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Archive for the ‘Design’ Category

Starting in Verona, our base for three nights at http://www.duetorrihotels.com and ending on the island of Mozzorbo in the Venice Lagoon, this trip took in the towns of Vicenza, Basano del Grappa and Treviso, with the lovely hill town of Asolo our second base for four nights. Thirteen meals, from simple plates of pasta or asparagus to three at Michelin starred restaurants, were supplemented by visits to prosecco, wine and grappa producers and rice, olive oil and cheese makers. I feel stuffed and pickled.

Photos: https://photos.app.goo.gl/MRU5fJhtBCnaNCfH9

Verona was the only point of the trip where I was retracing my steps, though only for a morning, as we headed out of town to the lovely winery of http://www.seregoalighieri.it in Valpolicella, the estate of Dante’s family, rice grower http://www.risoferron.com at Isola della Scalla where the 17th century mill was still in use and olive oil producer http://www.oliosalvagno.com At Riso Ferron, chef Stephano showed us how to cook risotto in a rather unique way (that’ll come in handy!) and served up three for us to eat, with a starter including leftover risotto and a dessert which substituted rice flour. Dinners in Verona were at http://www.12apostoli.com, built upon Roman and Mediaeval ruins still visible from the cellar where we had our aperitif, and the rather quirky Michelin starred http://www.ristorantelafontanina.com

Our journey to Asolo was broken in Vicenza, a terrific city with a fine main square, famous for Palladio buildings, including a spectacular 16th century theatre with life-size streets on stage providing ready-made sets – one of the greatest theatres of the many I’ve visited – and our one-and-only art gallery. Here we tried four different baccala (salt cod) dishes for lunch. On to our second base in the lovely hill town of Asolo  – http://www.albergoalsoleasolo.com – whose only downside was that our vehicle couldn’t get within a half-mile of our accommodation – but we discovered the shuttle for our very steep uphill returns.

Sunday saw us worshiping the god of prosecco at http://www.villasandi.it, another Palladian building, a long walk through the cellars and an alfresco tasting in the Cartizze vineyards of Valdobbiadene, where the very best prosecco grapes are grown, followed by an alfresco lunch washed down with local wines. The following day, we climbed 3000 ft (no, not on foot!) to an alpine plateau to visit a small Asiago cheese maker, whose cheeses changed with the seasons and in particular his cows’ food. Back down on the plain, Bassano del Grappa proved to be another lovely town with a Palladio wooden bridge, a lunch of white asparagus (which I didn’t know until then was grown underground) & eggs mashed with olive oil and a grappa tasting, obviously, at http://www.nardini.it A visit to Treviso was a bit of a damp squib. Cities never look good in the rain, but I’m not convinced it would have matched the other visits in the sun. We lunched at http://www.ristorantetonidelspin.com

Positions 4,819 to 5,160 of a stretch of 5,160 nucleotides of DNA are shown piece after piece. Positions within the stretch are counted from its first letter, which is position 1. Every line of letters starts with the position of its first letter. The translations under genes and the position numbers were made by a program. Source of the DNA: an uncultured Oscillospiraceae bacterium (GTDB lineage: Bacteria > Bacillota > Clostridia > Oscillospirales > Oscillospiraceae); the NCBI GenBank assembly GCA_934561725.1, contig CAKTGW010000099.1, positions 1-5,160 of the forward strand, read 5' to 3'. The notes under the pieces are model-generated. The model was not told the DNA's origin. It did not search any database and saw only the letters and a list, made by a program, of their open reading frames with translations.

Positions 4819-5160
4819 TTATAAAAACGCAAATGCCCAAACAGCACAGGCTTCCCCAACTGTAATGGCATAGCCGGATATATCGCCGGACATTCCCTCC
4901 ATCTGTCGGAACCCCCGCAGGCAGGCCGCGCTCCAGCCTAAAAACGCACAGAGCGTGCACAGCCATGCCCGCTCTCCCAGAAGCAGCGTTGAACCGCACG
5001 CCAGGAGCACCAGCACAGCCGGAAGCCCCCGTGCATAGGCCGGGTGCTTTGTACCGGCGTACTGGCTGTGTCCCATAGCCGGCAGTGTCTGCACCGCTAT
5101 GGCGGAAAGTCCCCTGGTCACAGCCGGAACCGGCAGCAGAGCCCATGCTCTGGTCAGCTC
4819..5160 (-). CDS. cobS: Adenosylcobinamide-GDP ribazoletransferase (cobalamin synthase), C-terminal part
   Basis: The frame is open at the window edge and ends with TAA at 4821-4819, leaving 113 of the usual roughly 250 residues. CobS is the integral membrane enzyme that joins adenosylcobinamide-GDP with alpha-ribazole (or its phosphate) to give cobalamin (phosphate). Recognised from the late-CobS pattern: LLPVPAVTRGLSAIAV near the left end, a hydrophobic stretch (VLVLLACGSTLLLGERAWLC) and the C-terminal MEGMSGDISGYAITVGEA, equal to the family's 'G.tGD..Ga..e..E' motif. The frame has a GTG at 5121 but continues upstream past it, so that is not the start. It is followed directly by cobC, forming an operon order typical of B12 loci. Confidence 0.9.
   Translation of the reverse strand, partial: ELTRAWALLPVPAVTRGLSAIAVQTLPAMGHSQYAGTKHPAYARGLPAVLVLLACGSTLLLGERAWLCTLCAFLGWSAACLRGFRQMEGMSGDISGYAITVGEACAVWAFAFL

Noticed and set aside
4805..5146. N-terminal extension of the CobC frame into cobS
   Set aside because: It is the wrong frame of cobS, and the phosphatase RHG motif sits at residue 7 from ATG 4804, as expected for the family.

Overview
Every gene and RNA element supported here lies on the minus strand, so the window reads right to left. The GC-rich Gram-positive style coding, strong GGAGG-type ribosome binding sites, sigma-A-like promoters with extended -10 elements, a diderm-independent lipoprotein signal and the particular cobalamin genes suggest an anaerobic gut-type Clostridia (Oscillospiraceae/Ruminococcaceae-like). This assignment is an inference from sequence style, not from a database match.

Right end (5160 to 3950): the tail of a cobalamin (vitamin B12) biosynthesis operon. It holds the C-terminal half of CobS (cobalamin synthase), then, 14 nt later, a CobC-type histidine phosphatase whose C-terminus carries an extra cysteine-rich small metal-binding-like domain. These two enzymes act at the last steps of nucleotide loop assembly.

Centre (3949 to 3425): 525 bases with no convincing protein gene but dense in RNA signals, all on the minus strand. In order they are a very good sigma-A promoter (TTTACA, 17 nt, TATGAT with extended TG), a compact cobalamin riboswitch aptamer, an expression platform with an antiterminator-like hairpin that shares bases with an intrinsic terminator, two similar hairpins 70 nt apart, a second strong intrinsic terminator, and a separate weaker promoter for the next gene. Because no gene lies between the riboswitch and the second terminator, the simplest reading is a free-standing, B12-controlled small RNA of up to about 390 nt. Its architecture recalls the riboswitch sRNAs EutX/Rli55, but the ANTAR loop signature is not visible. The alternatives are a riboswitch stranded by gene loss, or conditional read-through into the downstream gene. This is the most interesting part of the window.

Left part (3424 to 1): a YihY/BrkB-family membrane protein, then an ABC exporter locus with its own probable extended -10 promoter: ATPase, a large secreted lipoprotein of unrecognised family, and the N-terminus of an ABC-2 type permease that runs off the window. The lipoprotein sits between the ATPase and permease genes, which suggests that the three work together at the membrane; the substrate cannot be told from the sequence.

We ended with two Michelin starred restaurants, http://www.fevaristorante.it in Castelfranco, which I thought was good rather than great, and http://www.venissa.it on the island of Mazzorbo in the Venice Lagoon, a short journey by water taxi from Venice airport from which we were flying home, which lived up to expectations, and more. Here the winery ceased production after the infamous 60’s high tide, but they have begun again, just one hectare producing a few thousand bottles of a very distinctive wine from grapes grown in saline soil giving it a unique mineralogy.

History, food, wine and good company; what’s not to like……

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Opera

There was much to like about Coraline, the Royal Opera at the Barbican Theatre, but I’m not sure the adaptation and production served both Neil Gaiman’s story and Mark Anthony Turnage’s music well as neither were dark enough. Good to see a family friendly opera at accessible prices though.

I didn’t go and see the Royal Opera’s 4.48 Psychosis first time round in 2016 because I didn’t like the Sarah Kane play from which it is adapted. The reviews and awards propelled me to this early revival, again at the Lyric Hammersmith, and I’m glad they did. Philip Venables work makes sense of Kane’s play, a bleak but brilliant exposition of depression and in particular the treatment journey in the eyes of the sufferer. Words are spoken and projected as well as sung and there is recorded music, muzak and sound effects. The artistry of the six singers and twelve-piece ensemble was outstanding. Not easy, but unmissable.